A few days ago I posted that I was up to 130 job applications since losing my position with Nokia. Afterward, out of sheer frustration over lack of progress I began digging deeper than ever, turning up companies I had never heard of before but listing positions I could perform. A few look very promising… at least on paper.
So as of today I am over 150 applications, and setting a goal for myself of 10 per day.
Perhaps I need to make it clear at this point that I am not spamming any employers– yet. So far every job to which I’ve applied I believe I can do. But as I exhaust the typical possibilities I am going to have to broaden my scope– both up and down.
It’s now going into the fifth month since I received notice my position with Nokia was being eliminated, and the third month since I was actually released. The experience has been like riding an operator-free rollercoaster, or surfing in a tsunami.
In January of this year there was a brief flurry of activity, leading me to hope that I was seeing the typical “January bounce” for employment prospects. But the many interviews and offers quickly evaporated and thus began the stomach-wrenching ride on which I now find myself.
The news that my former employer is just now seeking a 1000-head voluntary reduction in its workforce after releasing hundreds of us in late 2008 has me just a bit irritated to put it mildly. I’ve danced around the subject of my job loss because of an inclination to be professional, but this news rubs salt in a still-healing wound.
The original explanation I was given for my release was that my role would be better relocated to company headquarters in Finland— despite the fact that it was mostly virtual and did not require anything more than an internet connection and a power source for my laptop. To be fair, I was told I could reapply for the position once it was freed up (unfortunately I am unable to relocate) along with any other openings available. However, instead of being relocated the role was completely eliminated. I’m hearing plenty of complaints from current employees about that particular decision but that’s a lament for another time. It’s nice to be missed, though, if nothing else!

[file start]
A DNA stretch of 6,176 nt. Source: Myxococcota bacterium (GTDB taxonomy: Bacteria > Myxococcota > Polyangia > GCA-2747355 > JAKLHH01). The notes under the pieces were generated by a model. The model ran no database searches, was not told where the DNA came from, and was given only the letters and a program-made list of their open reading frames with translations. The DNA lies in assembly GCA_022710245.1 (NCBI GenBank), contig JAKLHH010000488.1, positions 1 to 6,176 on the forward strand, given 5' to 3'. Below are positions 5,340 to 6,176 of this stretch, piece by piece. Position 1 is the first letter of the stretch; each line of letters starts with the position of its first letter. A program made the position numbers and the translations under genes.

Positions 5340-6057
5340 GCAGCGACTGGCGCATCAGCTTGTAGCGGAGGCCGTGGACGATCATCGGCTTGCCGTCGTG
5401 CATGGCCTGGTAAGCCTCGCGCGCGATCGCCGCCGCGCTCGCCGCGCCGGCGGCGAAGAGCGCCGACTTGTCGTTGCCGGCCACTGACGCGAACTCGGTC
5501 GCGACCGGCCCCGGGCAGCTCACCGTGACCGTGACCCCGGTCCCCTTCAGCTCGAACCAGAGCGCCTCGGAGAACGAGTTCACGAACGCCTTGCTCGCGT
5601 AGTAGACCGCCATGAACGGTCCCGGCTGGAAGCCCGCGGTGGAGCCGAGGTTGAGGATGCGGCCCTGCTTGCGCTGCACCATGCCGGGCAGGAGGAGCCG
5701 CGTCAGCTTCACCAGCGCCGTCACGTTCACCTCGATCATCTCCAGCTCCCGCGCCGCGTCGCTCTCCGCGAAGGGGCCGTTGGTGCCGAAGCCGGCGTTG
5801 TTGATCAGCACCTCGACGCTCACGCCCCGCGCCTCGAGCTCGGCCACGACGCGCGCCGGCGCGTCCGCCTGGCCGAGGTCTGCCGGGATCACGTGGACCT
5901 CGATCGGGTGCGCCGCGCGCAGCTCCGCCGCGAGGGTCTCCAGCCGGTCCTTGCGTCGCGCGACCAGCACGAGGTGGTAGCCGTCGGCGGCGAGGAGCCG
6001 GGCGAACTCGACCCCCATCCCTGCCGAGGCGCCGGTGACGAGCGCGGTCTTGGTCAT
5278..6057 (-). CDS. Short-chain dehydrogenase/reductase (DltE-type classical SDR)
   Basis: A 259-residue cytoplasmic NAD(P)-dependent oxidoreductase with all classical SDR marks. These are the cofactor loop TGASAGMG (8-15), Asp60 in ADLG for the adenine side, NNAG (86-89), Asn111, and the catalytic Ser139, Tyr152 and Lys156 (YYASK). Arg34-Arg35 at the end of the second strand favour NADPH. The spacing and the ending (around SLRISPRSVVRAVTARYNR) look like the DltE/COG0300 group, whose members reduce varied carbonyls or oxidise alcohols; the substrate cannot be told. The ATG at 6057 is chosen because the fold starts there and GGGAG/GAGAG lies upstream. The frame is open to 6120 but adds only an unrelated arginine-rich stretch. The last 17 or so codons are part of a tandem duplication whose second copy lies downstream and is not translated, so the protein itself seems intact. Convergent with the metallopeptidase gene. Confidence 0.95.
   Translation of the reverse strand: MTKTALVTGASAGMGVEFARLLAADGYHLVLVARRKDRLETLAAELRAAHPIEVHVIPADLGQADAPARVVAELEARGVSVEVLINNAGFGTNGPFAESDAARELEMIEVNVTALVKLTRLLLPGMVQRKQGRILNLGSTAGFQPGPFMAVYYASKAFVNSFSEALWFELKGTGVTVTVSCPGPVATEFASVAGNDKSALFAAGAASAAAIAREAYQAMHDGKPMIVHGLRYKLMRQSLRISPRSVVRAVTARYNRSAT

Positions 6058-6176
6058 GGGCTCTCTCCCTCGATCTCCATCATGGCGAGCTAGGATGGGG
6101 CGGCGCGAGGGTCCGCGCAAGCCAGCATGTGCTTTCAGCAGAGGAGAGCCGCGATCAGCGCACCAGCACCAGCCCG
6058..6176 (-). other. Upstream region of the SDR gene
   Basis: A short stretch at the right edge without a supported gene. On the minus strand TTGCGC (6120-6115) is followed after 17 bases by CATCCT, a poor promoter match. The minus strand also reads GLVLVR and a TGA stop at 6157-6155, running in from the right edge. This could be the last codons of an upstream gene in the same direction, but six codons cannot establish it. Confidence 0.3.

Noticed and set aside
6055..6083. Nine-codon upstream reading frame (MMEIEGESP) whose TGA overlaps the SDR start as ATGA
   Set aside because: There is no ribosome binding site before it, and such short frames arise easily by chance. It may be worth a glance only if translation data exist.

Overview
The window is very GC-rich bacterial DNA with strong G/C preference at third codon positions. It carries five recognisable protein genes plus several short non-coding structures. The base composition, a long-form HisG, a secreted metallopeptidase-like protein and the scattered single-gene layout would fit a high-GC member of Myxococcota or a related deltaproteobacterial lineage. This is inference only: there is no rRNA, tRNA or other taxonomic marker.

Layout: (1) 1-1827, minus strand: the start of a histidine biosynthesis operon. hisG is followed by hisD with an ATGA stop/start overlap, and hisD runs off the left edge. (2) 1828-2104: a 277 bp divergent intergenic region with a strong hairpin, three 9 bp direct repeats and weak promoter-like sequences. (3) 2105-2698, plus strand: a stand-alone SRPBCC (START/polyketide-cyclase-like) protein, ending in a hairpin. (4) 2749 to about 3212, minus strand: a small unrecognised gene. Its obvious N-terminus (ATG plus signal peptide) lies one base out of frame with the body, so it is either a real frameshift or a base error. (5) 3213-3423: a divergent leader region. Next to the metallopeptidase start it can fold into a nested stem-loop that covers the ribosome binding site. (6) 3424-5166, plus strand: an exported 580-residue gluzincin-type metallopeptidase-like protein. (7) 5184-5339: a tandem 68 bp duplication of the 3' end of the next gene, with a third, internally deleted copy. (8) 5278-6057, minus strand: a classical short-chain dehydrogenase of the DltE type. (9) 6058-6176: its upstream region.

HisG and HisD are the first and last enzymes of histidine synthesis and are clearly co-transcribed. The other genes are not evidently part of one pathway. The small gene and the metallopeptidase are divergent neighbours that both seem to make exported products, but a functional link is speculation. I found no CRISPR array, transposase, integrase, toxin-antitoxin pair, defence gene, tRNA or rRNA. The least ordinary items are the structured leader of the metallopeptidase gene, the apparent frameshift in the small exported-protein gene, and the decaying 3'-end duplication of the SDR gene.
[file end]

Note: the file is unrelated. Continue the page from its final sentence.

A popular theory has it that a massive asteroid or comet strike 65 million years ago had a negative impact on many dinosaur species at the time. One could say their entire DNA lines were laid off– permanently.
I’m starting to feel like a dinosaur myself, and frequently looking over my shoulder just in case.
You see, I was born to be a product nut. It doesn’t even matter what the product is. Software, hardware, wetware, firmware… I just love to be in the thick of the development process. The closer I am to invention of some sort, the happier I am. I’ve even invented a few things but so far none has made it to market.
That worked fine for over a decade. I spent seven amazing years in Texas Instruments former Defense Systems and Electronics Group (DSEG) and even after TI sold the division and sent me packing, I was able to find similar work (with Boeing) very quickly. And later on, as my career took some interesting twists and turns, I managed to stay close to product development in some form or fashion.